The act of doing is so closely linked to being—inspiration can strike from the smallest spark. When Madeline Ritter, known by her Liberty Township neighbors as “Sugar,” discovered a metal box of mementos that was passed to her by her father, it ignited a journey of self-discovery and compelled her to create something beautiful.
Ritter, 91 years old and a lifelong artist, cleared out the garage and began an evolving project that went way beyond anything else she has ever painted—a vibrant mural of her great-grandparents’ sprawling Kentucky farm, covering an entire garage wall with an idyllic scene of a bygone era.
As she sorted through the clippings, letters and photographs in the historic box, Sugar felt connected to her family in a new way. Through her art, she processes and celebrates her life, faith and relationships, connecting past and present in colors and textures. Sugar’s story isn’t a fairytale, but she creates beautiful pieces from moments of sadness and fear.
“I didn’t have the happiest of childhoods,” she shares. “Working on this project was a source of healing, mentally. It is helping me feel like I am a part of something.”
Ritter started painting as a teenager after she finished her schooling at Cincinnati’s Hughes High School. With no formal training and only a passion to create art, she developed her own distinct style based on the Romantic era, realistic portraits popularized at the end of the 18th century.
Ritter’s home is peppered with her pieces, paintings hanging over her fireplace, above the sofa and between doorways. The canvases depict historic people, places and even pets in her trademark Romantic style. The images allow glimpses into her life, sharing stories of loved ones who have passed and their influence on her.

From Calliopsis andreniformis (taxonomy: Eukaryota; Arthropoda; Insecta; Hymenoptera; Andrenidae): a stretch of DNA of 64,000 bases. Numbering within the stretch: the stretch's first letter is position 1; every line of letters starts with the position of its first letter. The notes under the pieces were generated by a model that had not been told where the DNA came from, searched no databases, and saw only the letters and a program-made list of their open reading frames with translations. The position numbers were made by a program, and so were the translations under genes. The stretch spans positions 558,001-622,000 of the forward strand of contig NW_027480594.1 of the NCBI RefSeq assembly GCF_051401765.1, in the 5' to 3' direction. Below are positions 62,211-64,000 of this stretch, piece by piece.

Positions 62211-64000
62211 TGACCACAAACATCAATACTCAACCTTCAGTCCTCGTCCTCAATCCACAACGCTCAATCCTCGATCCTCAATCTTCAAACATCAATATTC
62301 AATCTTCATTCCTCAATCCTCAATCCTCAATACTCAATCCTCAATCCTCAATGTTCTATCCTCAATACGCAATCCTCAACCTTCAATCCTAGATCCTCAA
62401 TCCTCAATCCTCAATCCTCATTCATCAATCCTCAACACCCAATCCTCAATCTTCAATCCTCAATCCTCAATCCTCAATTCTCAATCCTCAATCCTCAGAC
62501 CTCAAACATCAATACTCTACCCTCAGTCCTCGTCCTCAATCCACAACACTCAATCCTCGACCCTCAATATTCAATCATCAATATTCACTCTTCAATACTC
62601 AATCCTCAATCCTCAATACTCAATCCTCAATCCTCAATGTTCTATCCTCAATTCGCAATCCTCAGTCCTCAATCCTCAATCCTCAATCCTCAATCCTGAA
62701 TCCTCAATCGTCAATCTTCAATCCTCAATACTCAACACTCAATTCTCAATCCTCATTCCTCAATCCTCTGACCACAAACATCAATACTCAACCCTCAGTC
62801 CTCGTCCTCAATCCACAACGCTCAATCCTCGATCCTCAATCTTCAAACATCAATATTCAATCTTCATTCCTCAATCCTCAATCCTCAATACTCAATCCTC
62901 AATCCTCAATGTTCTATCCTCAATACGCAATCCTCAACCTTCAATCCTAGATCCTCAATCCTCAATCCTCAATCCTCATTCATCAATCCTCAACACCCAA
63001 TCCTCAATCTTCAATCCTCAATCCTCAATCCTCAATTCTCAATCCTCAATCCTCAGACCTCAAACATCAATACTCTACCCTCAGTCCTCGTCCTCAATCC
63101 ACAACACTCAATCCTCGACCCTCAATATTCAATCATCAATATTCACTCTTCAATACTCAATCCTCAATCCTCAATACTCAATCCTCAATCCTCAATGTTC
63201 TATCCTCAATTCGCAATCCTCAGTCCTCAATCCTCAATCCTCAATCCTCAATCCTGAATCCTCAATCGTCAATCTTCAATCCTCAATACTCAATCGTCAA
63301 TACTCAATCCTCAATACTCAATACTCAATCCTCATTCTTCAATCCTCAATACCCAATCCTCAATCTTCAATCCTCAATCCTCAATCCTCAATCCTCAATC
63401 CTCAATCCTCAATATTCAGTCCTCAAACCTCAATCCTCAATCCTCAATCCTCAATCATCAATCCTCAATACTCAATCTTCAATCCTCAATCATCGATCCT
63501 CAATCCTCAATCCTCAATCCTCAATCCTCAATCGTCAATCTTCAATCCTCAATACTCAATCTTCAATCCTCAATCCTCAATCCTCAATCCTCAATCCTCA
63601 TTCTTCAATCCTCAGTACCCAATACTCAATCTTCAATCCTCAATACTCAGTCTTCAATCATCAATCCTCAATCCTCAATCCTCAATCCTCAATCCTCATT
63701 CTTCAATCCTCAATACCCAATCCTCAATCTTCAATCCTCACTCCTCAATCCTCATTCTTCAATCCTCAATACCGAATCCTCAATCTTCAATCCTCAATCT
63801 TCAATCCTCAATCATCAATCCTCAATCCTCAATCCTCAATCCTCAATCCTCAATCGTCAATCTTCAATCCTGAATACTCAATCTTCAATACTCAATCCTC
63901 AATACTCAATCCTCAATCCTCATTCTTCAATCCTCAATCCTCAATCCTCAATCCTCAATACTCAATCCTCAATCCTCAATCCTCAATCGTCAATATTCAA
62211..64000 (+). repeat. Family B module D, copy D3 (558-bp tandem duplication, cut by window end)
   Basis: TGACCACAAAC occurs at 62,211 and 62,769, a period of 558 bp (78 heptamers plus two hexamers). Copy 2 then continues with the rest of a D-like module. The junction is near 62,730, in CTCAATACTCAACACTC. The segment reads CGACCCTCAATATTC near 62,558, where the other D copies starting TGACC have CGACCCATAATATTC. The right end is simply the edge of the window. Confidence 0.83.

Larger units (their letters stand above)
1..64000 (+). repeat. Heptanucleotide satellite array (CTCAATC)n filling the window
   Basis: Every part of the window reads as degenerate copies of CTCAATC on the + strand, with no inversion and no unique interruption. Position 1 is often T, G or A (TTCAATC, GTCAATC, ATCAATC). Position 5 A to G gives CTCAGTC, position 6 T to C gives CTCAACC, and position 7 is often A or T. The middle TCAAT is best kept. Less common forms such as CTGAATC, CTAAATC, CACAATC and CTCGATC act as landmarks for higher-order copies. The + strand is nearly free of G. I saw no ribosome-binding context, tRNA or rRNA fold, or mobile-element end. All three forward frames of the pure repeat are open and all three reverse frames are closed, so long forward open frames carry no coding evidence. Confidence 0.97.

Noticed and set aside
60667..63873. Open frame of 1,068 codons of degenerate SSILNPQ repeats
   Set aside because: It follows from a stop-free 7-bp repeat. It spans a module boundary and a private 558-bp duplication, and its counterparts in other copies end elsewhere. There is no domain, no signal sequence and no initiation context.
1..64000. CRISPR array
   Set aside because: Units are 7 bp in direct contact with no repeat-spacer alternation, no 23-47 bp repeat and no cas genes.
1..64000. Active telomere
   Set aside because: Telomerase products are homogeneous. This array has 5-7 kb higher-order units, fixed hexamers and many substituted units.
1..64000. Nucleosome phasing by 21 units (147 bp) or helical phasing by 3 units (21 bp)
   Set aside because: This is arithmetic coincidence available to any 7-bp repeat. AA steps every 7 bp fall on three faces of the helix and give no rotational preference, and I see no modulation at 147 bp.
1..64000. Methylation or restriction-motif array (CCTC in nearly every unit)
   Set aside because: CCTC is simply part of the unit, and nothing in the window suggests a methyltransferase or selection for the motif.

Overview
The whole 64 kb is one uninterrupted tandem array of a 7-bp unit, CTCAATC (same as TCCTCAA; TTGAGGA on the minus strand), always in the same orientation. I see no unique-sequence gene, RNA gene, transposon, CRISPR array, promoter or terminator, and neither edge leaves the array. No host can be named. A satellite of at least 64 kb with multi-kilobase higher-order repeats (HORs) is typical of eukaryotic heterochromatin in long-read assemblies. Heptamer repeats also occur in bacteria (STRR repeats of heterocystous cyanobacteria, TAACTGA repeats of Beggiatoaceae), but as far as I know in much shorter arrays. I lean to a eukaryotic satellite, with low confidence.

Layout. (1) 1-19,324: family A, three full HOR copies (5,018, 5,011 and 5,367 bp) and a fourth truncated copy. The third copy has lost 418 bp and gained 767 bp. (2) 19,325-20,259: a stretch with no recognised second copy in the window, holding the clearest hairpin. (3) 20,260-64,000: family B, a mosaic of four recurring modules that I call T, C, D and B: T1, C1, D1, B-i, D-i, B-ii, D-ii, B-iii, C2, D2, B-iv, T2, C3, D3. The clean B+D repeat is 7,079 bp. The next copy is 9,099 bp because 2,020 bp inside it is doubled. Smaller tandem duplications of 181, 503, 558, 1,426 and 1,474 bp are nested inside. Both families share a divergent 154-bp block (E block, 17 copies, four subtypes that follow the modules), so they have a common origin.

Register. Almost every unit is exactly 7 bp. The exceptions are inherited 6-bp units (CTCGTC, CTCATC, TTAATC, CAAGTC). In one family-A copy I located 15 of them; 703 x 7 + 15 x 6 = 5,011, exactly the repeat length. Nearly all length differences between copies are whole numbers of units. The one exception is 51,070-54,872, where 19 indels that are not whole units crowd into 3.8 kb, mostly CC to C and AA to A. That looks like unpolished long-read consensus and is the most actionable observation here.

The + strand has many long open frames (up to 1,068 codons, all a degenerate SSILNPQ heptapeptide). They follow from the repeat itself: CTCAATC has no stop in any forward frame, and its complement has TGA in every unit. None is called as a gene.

The mural shines with Sugar’s signature sparkle: sequins, beads and rocks embellish the dresses, gardens and grounds recreated on her wall in a three-dimensional masterpiece that brings the scene to life.
“I want to add a lot of details—that’s what takes me a long time,” she says. “I have a lot of work yet to do.”
The 1864 home called Idlewild still stands near Horse Cave in south central Kentucky. She traveled with a cousin to see it in person. She researched the family home and studied original writings by her great-grandmother that give many details of the time.
“I never met my great-grandmother, but I’ve read all of her writings—she was a fantastic poet and a wonderful human being,” Ritter says. “I even have an original brick from the house.”
Ritter’s neighbors couldn’t help but notice the start of something important.
“You have to see this to believe it,” says Mary Beth Lachmann, Ritter’s neighbor in Hughes Woods. “She is amazing!”
Ritter bypasses any obstacles and pursues her passion for painting and art. She is still working on the mural, adding the details that are important to her memories to complete the image.
“I’ve got a bad foot and I shouldn’t be doing this, but I don’t let anything stop me,” says Ritter. “I told my kids I am not going to sit on the couch and wait to die,” she adds with a defiant lift of her head.
This mother of three adult daughters continues to create and grow. Like her mural, she’s not finished yet.
“I’m a work in progress,” she says with a grin.
"I don’t let anything stop me." -Madeline "Sugar" Ritter